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Last Updated on 02 Mar 2017

Author: Paschalis Paschidis

CAPInv. GR-49: thiasoi Dionysou


i. Geographical area Macedonia
ii. Region Mygdonia
iii. Site Thessalonike


i.a. Full reference (original language) θίασοι Διονύσου (IG X.2.1 506, l. 8)
i.b. Full reference (transliterated) thiasoi Dionysou
ii. Reference context Isidoros son of Sabeinos is praised in his funerary altar for having led a good life, and having served as a councillor of Thessalonike and as a priest "of Dionysiac thiasoi" (IG X.2.1 506, ll. 2-8).


i. Date(s) 209 / 210 AD


i. Descriptive terms θίασος, thiasos
Note thiasos: IG X.2.1 506, l. 8

From this general reference we may gather that the descriptive term thiasos could be used for all Dionysiac associations.


i. Source(s) IG X.2.1 506 (AD 209/10)
Note See also: GRA I 80; Jaccottet II no. 21; AGRW 57
Online Resources IG X.2.1 506 and AGRW ID 2481
i.a. Source type(s) Epigraphic source(s)
i.b. Document(s) typology & language/script Greek funerary inscription.
i.c. Physical format(s) Funerary altar; the inscription is engraved on the front side, in a moulded panel, and on the right side (ll. 12-14).
ii. Source(s) provenance Found on the basement of the Acheiropoietos Church in the Thessaloniki. On Edson's view that the sanctuary of Dionysos should be sought in that location, see the comments on the Prinophoroi in CAPInv. 740.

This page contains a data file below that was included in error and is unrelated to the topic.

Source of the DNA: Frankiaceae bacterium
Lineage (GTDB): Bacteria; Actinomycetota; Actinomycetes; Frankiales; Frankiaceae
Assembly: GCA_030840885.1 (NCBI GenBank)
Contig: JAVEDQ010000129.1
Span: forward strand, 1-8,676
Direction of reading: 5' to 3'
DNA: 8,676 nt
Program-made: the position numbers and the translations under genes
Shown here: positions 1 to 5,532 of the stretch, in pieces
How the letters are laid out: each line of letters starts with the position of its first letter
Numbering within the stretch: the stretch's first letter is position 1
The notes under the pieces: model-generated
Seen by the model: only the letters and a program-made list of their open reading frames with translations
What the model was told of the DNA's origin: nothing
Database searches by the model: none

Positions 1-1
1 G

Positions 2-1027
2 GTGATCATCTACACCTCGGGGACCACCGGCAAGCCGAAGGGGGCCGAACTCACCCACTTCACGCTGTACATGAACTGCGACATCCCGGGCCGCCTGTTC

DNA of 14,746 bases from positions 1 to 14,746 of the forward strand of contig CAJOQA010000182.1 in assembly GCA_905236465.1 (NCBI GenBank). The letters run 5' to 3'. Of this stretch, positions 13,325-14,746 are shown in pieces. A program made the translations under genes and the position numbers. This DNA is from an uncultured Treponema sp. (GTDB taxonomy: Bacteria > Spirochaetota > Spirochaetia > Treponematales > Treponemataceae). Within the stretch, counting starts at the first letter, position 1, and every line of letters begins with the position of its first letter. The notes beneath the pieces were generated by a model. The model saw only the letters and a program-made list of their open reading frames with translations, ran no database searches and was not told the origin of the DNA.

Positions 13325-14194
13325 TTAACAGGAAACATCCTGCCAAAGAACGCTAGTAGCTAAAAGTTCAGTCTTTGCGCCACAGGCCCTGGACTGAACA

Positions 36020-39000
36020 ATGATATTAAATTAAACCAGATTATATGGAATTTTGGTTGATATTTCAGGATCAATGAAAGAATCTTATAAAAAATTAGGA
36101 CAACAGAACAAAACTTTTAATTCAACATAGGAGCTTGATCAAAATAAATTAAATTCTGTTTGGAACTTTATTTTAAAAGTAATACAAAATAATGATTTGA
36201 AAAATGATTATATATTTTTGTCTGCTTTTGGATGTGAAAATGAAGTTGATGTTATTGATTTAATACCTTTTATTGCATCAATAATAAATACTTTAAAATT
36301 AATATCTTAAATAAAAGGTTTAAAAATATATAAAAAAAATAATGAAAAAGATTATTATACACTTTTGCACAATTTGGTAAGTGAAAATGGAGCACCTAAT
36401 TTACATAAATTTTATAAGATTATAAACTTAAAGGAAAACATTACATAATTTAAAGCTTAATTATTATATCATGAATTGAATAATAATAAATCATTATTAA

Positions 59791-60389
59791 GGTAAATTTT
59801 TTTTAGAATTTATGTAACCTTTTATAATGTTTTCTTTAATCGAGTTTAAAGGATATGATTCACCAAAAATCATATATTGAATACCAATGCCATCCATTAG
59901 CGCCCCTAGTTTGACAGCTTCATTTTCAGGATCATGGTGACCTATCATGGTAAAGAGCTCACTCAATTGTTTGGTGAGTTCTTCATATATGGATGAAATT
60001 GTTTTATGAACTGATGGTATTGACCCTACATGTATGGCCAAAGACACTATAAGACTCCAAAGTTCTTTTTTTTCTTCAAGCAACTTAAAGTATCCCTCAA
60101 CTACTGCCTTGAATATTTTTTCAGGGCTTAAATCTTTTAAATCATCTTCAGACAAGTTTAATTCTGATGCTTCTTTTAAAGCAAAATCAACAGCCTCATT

ii. Leadership Isidoros served as a priest -and therefore presumably led- more than one Dionysiac associations (IG X.2.1 506).


i. Local interaction Whatever the exact nature of the thiasoi mentioned may have been, the fact that the same person served as a priest for different associations of Dionysos, whether consecutively or simultaneously, should not come as a suprise. Cf. below, IX.i.


iii. Bibliography Edson, Ch. (1948), ‘Cults of Thessalonica (Macedonica III)’, HThR 41: 153-204, esp. 159-60, 177.
Jaccottet, A.-F. (2003), Choisir Dionysos. Les associations dionysiaques ou la face cachée du dionysisme. 2 vols. Zürich: 54, no. 21.
Kloppenborg, J.S. and Ascough, R.S. (2011), Greco-Roman Associations: Texts, Translations, and Commentary. I. Attica, Central Greece, Macedonia, Thrace. Göttingen: 67-9, no. 80.
Nigdelis, P.M. (2010), ‘Voluntary Associations in Roman Thessalonike: in Search of Identity and Support in a Cosmpolitan Society’, in L. Nasrallah, Ch. Bakirtzis and S. Friesen (eds.), From Roman to Early Christian Thessalonike: Studies in Religion and Archaeology, Cambridge Mass., London: 13-47, esp. 15, n. 7.


i. Private associations Probable
Note Both Edson 1948: 159 and Nigdelis 2010: 15 n. 7 agree that the thiasoi mentioned in IG X.2.1 506 were public bodies. This is, however, hardly necessary; the relatively high status of the priest is not by itself proof of the public character of the thiasoi.